Magazine article The Christian Century

Ecumenism at Home: Mainliners and Evangelicals

Magazine article The Christian Century

Ecumenism at Home: Mainliners and Evangelicals

Article excerpt

I am member of a United Church of Christ congregation that prides itself on its theological pluralism and individualism. I was a drafter of my church's statement on including gays and lesbians and I am as close to being a card-carrying Christian liberal as one can be. So many of my friends were surprised to learn that my teenage sons are deeply committed to a Southern Baptist church. Was this parent so preoccupied that she hadn't noticed the direction of her sons' pilgrimage?

Although I was initially concerned about my sons' involvement, several factors have allayed my fears. First was the realization that my sons are learning a theology that is very close to what I learned in the Presbyterian Church in the 1950s and 1960s - far closer, in fact, than what they would learn in the UCC church I attend. The liberal church in the suburbs of New York City that I attended as a teen devoted most of the youth time to examining credos and doctrines. I remember going on church retreats and discussing long into the night how we were all going to be missionaries when we grew up and smuggle Bibles behind the Iron Curtain. I debated long and hard with my mother about the nature of predestination and the meaning of a triune. God. Now when I talk with my sons about the nature of evil and temptation, I realize that there has been a gradual change of position - the theological concerns originally addressed by the liberal denominations have been taken up by the more conservative ones. Although I have long been aware in an academic way of this shift, through my sons I have become aware of it in a dramatic way.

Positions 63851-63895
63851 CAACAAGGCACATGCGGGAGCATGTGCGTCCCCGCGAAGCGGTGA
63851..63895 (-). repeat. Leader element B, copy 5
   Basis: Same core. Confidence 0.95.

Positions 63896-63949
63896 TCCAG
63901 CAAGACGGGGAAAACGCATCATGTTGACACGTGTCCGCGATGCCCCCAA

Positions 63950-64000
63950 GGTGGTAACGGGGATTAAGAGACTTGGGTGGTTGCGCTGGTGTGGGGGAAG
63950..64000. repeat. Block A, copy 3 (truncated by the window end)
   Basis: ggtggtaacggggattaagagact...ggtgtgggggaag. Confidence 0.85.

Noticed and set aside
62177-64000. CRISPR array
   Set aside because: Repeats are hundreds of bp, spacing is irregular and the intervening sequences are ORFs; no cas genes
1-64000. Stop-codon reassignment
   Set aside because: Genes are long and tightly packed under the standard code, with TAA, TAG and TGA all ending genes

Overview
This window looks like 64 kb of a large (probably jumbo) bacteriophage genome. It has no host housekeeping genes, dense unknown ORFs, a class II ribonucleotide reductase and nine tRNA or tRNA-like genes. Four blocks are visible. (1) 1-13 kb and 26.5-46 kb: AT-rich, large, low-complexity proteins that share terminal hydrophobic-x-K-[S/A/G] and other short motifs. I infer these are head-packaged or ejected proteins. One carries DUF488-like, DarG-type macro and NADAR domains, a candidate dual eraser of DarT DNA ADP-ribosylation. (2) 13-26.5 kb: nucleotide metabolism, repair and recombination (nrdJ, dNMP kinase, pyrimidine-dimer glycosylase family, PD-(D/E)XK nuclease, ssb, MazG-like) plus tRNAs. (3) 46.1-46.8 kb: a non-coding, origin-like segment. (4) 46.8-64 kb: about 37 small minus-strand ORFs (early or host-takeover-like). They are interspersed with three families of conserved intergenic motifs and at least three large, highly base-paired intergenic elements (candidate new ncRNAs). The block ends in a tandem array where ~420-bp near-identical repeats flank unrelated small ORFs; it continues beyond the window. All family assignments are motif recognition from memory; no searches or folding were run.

My sons were drawn to the SBC church because their friends go there. Taking the call to evangelize seriously, these friends invited my sons to attend. Also, they liked the youth leader who gives the teenagers all his free time. Finally, they found among members a deep commitment to seek the will of God personally. My older son had often complained that his UCC Sunday school class spent too much time on human relations, adding only a scriptural gloss, and that the teachers, although caring, were uneasy in talking about their own faith. He was at a point in life when he yearned to make a commitment, but no one was asking him for one.

I worried about the fascination young people seem to have with demons and the devil, and I also feared that my sons would be encouraged to regard their Jewish friends as unsaved and on their way to hell. In short, I was afraid of many things that liberals fear (with some good reasons) when confronted with conservatives. But I couldn't determine what the church was teaching without visiting it. I had to lay aside my own preconceptions and listen. So I began to volunteer to drive for the youth group; my sons held prayer meetings in my office; when a counselor was needed for a regional youth evangelism conference, I went. I even learned how to pray with my hands in the air.

Was I at ease with everything? By no means. But I recognized that liberalism is a learned stance, often learned the hardest way when one sees the terrible effects of zealotry. Evangelism, when unchecked by ecumenism, can lead to the dangerous dichotomy of the saved and the unsaved, of those going to heaven and those going to hell. But at the same time, young people need to believe in something specific. It is difficult to cut theological teeth on an amorphous, pluralistic sponge.

We reached an agreement in our family: Our sons had the right to attend the church, and my husband and I had the right to disagree with what they were taught there - if we explained our disagreements in an unemotional way. …

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